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HIV and AIDS: Who Is Affected - Topic Overview

HIV and AIDS can affect anyone. Worldwide, an estimated 33 million people are living with HIV or AIDS.1 In the United States, more than a million people are infected with HIV.2 Many of these people do not know they are infected.

Since the use of antiretroviral therapy (ART) became widespread in 1996, the incidence of AIDS has decreased. Factors responsible for the decline in the incidence of new AIDS cases include:3

Recommended Related to HIV/AIDS

Actress Gloria Reuben: AIDS Activist

Gloria Reuben first started grappling with HIV issues as part of her role on ER, as physician assistant Jeanie Boulet, one of the first openly HIV-positive characters on prime-time TV. But soon, the scripts began to take over her off-duty thoughts. “It follows you around wherever you go,” says Reuben, who was on the ER set until 1999. And when she accepted an invitation to a fundraiser from the late Elizabeth Glaser, she stepped into a new role as an AIDS activist. This past July, Reuben,...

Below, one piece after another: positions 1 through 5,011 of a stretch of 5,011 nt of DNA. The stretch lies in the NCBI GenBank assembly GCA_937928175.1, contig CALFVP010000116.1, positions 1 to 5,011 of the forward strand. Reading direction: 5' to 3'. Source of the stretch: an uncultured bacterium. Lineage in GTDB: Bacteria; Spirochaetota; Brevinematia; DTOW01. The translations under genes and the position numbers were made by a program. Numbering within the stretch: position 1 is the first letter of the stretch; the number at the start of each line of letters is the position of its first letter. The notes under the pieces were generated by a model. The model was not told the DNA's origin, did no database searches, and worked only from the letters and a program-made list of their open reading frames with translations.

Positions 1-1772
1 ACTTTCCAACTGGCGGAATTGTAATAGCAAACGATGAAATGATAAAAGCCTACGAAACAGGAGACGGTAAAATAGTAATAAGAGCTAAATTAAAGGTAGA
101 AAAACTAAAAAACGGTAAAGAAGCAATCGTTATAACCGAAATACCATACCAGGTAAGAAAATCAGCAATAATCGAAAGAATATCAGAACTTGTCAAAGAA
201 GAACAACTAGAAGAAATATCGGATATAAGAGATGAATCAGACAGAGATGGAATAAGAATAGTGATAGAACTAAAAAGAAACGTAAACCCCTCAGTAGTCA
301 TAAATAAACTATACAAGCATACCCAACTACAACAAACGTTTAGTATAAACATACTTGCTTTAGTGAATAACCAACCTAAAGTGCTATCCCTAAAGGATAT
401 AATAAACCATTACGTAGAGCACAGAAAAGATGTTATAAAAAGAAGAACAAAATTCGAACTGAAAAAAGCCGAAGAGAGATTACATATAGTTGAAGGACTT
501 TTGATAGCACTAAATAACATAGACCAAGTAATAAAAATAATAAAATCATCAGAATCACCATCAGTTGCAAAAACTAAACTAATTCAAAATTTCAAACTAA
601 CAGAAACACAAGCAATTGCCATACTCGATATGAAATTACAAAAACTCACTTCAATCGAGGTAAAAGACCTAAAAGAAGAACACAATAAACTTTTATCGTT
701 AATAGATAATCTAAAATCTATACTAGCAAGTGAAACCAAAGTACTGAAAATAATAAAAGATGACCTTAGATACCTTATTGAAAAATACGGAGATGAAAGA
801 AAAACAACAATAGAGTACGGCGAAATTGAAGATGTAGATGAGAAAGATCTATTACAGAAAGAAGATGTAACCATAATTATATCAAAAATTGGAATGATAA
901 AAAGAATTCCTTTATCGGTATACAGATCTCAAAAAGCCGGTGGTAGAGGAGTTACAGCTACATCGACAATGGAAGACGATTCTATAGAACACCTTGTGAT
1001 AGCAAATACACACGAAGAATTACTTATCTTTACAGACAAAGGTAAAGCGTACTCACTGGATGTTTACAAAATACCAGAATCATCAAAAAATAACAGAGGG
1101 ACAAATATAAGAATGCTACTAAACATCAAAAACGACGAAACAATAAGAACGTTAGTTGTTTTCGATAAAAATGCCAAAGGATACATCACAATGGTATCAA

Read the Actress Gloria Reuben: AIDS Activist article > >

  • Fewer people are becoming infected with HIV today than in the early 1980s.
  • Improved treatments for HIV infection. ART slows the rate at which HIV multiplies in the body. This helps keep a person's immune system healthy longer, which may slow the rate at which opportunistic diseases (such as pneumonia) develop.
  • More effective treatments are available to prevent HIV-related infections.
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WebMD Medical Reference from Healthwise

Last Updated: October 22, 2012
This information is not intended to replace the advice of a doctor. Healthwise disclaims any liability for the decisions you make based on this information.
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